CORVALLIS, Ore. -- Serious jugglers often find themselves correcting a slew of misconceptions:
That the activity is only meant for coordinated people with the utmost mental focus and discipline; that becoming a decent juggler means hours upon hours of practice; that all good jugglers fall into the demographic of middle-aged men.
Rachel Leshikar, 14, of Kennewick, spends most of her time shattering that last notion.
As a professional juggler for about five years, Leshikar has gotten good enough to perform next to jugglers who have been involved in the hobby for more than 50 years, and it all started at the Juggling and Unicycling Festival in Corvallis.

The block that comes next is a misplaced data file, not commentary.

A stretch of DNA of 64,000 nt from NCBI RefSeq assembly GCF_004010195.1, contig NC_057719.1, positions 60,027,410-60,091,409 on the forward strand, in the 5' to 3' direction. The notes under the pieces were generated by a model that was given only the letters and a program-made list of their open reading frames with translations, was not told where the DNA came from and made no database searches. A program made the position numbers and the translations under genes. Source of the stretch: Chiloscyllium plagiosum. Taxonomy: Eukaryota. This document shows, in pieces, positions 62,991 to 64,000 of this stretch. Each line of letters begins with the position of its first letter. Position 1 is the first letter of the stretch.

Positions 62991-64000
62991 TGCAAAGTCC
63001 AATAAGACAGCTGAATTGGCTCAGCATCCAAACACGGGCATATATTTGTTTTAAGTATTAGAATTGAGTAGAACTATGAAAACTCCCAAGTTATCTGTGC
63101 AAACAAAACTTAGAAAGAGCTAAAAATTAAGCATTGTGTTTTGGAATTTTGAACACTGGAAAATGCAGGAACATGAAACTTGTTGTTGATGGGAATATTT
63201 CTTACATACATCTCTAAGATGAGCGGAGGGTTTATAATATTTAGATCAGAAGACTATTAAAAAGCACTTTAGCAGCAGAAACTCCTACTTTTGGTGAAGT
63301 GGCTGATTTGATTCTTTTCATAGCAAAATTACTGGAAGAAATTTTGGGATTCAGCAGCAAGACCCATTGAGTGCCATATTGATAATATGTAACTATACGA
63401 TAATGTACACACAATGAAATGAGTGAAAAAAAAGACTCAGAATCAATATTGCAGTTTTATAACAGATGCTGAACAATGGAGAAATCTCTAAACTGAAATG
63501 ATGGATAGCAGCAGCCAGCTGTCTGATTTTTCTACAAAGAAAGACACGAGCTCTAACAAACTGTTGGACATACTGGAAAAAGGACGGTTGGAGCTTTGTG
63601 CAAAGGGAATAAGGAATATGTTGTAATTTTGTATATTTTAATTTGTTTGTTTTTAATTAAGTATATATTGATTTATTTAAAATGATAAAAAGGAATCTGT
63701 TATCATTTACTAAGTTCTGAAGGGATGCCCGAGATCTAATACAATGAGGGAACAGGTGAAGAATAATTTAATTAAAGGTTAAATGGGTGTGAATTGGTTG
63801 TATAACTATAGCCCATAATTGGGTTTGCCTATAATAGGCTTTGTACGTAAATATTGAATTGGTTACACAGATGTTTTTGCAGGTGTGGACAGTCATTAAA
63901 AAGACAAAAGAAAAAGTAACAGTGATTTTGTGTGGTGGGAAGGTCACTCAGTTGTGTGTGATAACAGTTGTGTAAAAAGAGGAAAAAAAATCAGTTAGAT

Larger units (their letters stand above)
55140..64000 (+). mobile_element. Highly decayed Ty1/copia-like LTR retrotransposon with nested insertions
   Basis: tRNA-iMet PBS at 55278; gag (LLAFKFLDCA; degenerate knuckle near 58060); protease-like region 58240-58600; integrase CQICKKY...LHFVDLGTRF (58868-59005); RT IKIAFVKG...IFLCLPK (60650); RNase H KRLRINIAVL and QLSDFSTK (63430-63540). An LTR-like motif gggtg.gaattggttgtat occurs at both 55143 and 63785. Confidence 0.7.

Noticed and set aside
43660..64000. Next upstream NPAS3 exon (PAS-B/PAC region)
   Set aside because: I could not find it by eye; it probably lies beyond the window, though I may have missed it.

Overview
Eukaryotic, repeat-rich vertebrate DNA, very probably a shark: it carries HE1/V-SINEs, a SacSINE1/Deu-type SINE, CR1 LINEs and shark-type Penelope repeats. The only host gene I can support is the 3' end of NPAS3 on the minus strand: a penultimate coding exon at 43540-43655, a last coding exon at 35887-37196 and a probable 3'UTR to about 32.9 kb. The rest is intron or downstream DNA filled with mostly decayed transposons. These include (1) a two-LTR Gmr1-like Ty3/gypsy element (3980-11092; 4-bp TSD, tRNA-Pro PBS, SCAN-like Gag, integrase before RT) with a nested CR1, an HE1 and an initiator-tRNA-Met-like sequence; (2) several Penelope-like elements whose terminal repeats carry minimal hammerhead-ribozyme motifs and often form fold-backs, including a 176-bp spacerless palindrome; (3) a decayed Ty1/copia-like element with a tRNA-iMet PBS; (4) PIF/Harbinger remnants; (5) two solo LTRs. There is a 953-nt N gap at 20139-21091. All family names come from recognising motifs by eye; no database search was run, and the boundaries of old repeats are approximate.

The festival, directed by David Sallee, recently brought jugglers from all over the region to McAlexander Fieldhouse on the Oregon State University campus for a weekend of workshops and performances.
The event is held by the Pacific Northwest Juggling Convention.
Participants spend a lot of their time practicing, learning new passing patterns and, in Leshikar's case, teaching others her own trick -- Rachel's Rainbow.
"I like juggling with other people," she said. "When you mess around and combine tricks with others, you get new ones."